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    Derek,

    Thank you for replying (though I don’t know where my comment went but at least it reached you). I did read that article and I do want to give KDP Select a shot for 90 days. I would have a readership in India and would like to use that feature of KDP Select (at least for 90 days).

    But what you are saying is that I cannot use D2D and then KDP simultaneously? Is that right? I was thinking of trying KDP select and then switching out of it to KDP, but I can’t do that with D2D as my primary publishing source – did I understand correctly? Or am I totally confused? Sorry about that….

    Best wishes,
    Arti

    Reply
  • July 31, 2018 at 7:30 pm
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    Hi – This is my first go at self-publishing. Am a bit confused! So…let’s see. I want to publish through KDP Select. Can I go that route by using D2D? Or not?
    Thanks for helping.
    ARti

    Reply
  • July 4, 2018 at 5:20 pm
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    Does the ISBN follow? Such as if zi want to publish on Blurb or booktracks?

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  • July 4, 2018 at 4:33 pm
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    Can you use italics? The epub output versions I have used before will underline.

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  • July 4, 2018 at 3:25 pm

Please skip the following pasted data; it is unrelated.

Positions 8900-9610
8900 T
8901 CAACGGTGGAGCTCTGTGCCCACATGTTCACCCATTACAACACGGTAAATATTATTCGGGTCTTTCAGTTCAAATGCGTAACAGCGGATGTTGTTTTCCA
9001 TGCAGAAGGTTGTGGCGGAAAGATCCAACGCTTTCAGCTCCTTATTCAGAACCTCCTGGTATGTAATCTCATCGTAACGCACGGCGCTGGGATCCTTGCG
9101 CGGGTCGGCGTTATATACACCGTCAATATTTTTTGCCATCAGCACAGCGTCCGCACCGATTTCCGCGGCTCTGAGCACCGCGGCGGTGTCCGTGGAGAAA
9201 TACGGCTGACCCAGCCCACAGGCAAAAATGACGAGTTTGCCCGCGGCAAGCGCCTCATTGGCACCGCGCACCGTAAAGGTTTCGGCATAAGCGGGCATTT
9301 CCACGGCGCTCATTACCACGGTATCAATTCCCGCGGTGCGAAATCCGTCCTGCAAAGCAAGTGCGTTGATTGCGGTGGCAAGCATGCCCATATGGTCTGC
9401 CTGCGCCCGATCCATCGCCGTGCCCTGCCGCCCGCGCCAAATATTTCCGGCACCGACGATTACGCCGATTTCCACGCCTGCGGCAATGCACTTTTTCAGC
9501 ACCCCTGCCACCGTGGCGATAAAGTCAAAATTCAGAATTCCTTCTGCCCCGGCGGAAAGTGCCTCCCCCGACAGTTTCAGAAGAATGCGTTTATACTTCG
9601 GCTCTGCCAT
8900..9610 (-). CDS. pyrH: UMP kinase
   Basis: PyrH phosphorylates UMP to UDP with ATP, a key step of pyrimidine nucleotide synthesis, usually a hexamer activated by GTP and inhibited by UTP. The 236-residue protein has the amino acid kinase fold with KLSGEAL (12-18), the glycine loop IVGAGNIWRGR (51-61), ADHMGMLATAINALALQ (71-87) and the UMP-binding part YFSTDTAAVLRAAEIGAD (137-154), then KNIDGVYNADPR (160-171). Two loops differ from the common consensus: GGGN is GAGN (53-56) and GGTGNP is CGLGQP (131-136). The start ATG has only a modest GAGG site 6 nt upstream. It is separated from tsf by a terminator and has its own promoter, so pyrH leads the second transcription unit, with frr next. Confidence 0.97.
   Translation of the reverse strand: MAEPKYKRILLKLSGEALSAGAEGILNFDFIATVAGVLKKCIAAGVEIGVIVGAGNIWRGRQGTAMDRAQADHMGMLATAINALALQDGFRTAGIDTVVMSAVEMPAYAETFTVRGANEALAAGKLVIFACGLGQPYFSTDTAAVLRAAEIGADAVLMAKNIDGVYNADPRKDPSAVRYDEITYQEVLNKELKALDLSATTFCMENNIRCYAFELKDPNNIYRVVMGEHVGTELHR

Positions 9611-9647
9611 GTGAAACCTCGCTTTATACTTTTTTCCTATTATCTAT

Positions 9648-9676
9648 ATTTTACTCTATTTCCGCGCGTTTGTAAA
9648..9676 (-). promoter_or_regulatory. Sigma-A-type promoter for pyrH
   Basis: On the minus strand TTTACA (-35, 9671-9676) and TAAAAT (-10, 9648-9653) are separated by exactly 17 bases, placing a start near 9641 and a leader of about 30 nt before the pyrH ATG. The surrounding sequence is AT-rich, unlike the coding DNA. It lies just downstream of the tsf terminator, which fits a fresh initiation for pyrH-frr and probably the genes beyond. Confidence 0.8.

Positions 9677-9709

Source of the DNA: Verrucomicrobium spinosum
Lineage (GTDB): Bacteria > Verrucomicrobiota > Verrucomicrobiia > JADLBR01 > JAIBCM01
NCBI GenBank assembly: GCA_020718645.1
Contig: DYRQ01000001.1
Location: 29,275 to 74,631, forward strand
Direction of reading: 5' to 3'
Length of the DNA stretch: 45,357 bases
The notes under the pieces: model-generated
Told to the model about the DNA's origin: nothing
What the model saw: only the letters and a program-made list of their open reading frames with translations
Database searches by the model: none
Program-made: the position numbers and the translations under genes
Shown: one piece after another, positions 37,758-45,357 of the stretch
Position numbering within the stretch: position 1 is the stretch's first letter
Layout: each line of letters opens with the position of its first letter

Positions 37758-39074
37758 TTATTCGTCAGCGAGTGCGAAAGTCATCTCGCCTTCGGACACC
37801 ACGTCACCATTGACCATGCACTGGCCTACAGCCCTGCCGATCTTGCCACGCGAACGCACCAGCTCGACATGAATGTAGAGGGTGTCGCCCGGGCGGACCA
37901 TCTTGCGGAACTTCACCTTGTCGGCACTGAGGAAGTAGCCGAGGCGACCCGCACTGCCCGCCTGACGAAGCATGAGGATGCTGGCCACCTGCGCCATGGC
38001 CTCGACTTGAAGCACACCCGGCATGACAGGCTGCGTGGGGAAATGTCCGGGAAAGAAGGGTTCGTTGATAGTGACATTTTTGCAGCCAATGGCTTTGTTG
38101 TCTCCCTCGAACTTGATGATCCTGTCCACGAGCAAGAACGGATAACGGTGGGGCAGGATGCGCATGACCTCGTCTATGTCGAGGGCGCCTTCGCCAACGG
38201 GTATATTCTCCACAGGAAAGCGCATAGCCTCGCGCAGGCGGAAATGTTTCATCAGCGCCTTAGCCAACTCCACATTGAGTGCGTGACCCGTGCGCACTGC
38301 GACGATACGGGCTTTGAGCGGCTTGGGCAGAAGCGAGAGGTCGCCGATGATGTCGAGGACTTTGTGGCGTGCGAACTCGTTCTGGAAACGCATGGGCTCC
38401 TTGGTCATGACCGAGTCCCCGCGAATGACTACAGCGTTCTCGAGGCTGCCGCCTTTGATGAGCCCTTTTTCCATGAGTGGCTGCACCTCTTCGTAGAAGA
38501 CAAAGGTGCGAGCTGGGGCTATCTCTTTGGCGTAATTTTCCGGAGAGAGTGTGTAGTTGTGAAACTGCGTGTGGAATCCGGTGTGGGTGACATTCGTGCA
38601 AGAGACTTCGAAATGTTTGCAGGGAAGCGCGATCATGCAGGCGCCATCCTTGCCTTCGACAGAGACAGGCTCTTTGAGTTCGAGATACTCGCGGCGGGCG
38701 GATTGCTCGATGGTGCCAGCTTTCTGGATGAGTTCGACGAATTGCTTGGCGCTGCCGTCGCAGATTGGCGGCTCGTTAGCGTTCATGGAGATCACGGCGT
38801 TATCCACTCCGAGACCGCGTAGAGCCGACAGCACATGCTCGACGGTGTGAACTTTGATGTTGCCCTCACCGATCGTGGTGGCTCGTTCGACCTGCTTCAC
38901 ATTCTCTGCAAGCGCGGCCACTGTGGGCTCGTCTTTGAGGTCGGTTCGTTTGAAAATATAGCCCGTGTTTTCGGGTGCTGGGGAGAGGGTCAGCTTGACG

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    Does Draft 2 Digital have DRM for the books?

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    • July 4, 2018 at 3:36 pm
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      Yes. But you have a choice. You can select DRM or not in Advanced User Options.

      Reply
      • March 16, 2020 at 9:30 pm
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        Great article and very useful right at the point when I was making my choice, but I wish I’d spotted this comment! I started where they direct you to do – adding a book, rather than going into Advance Settings. After I’d published I noticed that tab, went in and, amazingly (to me, anyway), it turns out the default for DRM is off. I enabled it and republished, which is supposed to apply it, but when it appeared on Kobo it says it’s EPUB 2 – DRM free.
        D2D’s tech support assure me this means nothing – different sites have their own way of protecting, yaddah yaddah – but if that’s the case, why do Kobo advertise you to check out their DRM free books? And looking on their Writing Life site, it says readers can copy, paste, print etc if it’s DRM free.
        I’ve uploaded the interior and cover again so that it has republished fully on all sites, and it still says DRM free on Kobo. (Maybe others – I haven’t checked them all)